Taking yet another stab at preparing for life after Hai, the Cloud9 League of Legends organisation announced yesterday that it would be starting a new Challenger Series team to compete this winter, seeded with Cloud9 starters. Hai and Daerek "LemonNation" Hart made their super-equivocal announcement in a video post, explaining that Hai and an as-yet-undetermined group of C9 starters and substitutes may (or may not!) be competing in Challenger later this year.
"Since I'm doing this whole Challenger thing," Hai said, "that means the LCS roster is changing. Obviously I can't tell you what's happening… but there are changes coming to the LCS team, obviously since if Balls and me are playing on the Challenger or [are] in charge of that stuff, then we may not be the starter for the LCS team."
Cloud9's general manager, Danan Flander, told Red Bull eSports that Balls, Rush, Hai and LemonNation are all going to be involved in the effort, though "their roles are currently undetermined".
It's kind of a strange move, and so is Cloud9's altruistic explanation for doing it. Hai explained that he wanted to expand and train the pool of up-and-coming North American players. It's a bit like if a half dozen Bulldogs announced that they were going to play in the district junior league next year "to teach those kids a thing or two".
Of course, the move makes a bit more sense if you view the Challenger team as a way to find and develop talent for Cloud9 specifically. The team has famously had difficulties moving on from its original captain and in-game leader, Hai, despite the fact that his ability and at times his enthusiasm for pro play seems to have declined. While other teams have been able to field new talent consistently, Cloud9 has kept much of the original roster intact, for better or worse.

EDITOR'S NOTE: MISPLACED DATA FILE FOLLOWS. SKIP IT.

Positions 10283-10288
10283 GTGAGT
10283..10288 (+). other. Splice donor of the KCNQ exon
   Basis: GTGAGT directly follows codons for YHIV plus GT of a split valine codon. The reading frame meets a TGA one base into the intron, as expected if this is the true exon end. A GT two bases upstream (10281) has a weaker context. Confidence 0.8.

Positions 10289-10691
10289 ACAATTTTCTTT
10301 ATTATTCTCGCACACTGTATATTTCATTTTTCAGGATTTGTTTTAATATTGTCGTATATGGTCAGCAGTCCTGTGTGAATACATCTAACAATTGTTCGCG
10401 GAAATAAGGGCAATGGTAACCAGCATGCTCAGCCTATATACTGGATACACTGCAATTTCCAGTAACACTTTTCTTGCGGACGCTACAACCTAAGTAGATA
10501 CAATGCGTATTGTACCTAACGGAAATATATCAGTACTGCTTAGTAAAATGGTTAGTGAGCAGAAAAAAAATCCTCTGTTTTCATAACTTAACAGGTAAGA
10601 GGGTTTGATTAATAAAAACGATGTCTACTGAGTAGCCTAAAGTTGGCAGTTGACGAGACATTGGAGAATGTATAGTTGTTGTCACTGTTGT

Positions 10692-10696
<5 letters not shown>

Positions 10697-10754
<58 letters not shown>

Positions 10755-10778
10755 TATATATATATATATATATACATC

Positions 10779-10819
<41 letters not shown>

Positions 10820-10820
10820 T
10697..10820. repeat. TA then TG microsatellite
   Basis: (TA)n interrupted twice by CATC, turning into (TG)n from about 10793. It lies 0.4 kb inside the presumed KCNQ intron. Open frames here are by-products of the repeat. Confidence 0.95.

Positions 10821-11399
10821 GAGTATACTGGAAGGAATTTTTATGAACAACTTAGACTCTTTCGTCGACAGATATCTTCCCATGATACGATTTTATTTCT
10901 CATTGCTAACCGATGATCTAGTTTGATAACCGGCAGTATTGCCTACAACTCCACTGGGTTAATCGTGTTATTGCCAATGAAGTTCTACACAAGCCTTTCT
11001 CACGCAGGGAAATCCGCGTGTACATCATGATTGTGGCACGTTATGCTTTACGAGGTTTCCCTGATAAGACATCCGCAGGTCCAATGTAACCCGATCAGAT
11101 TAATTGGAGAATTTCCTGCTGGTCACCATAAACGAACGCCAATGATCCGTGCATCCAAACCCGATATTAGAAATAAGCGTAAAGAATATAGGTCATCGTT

There's a catch here: LCS rules prohibit one organisation from owning two LCS teams, so the Cloud9 Challenger team will have to be spun-off or sold should it ever succeed in reaching the big time. It's an odd feature of the LCS landscape: while the Challenger series can be compared to the junior league in rugby, the top teams have a chance to be promoted into the LCS, so Challenger teams are difficult to run as true talent farms. On the other hand, with C9 running an LCS and a Challenger team, that system could prove very game-able as the organisation moves talent between the teams as-needed.
On the other hand, those ownership rules have themselves looked misguided at times. The lower tiers of League of Legends and even the LCS at times have been rife with managerial incompetence and abuse of aspiring pro players. Denying established organisations the ability to come in and monopolise pro League may have left the door open to newcomers, but it also means that lots of dubious organisations and owners have been able to get their foot in the door as well. Cloud9 might be taking advantage of the Challenger rules a little bit, but at least it's unlikely we'll hear about players getting stiffed on payment, or being threatened with eviction.
Top: The Cloud9 LCS team, with LemonNation out of uniform, at the LCS playoffs, by Riot Games. Source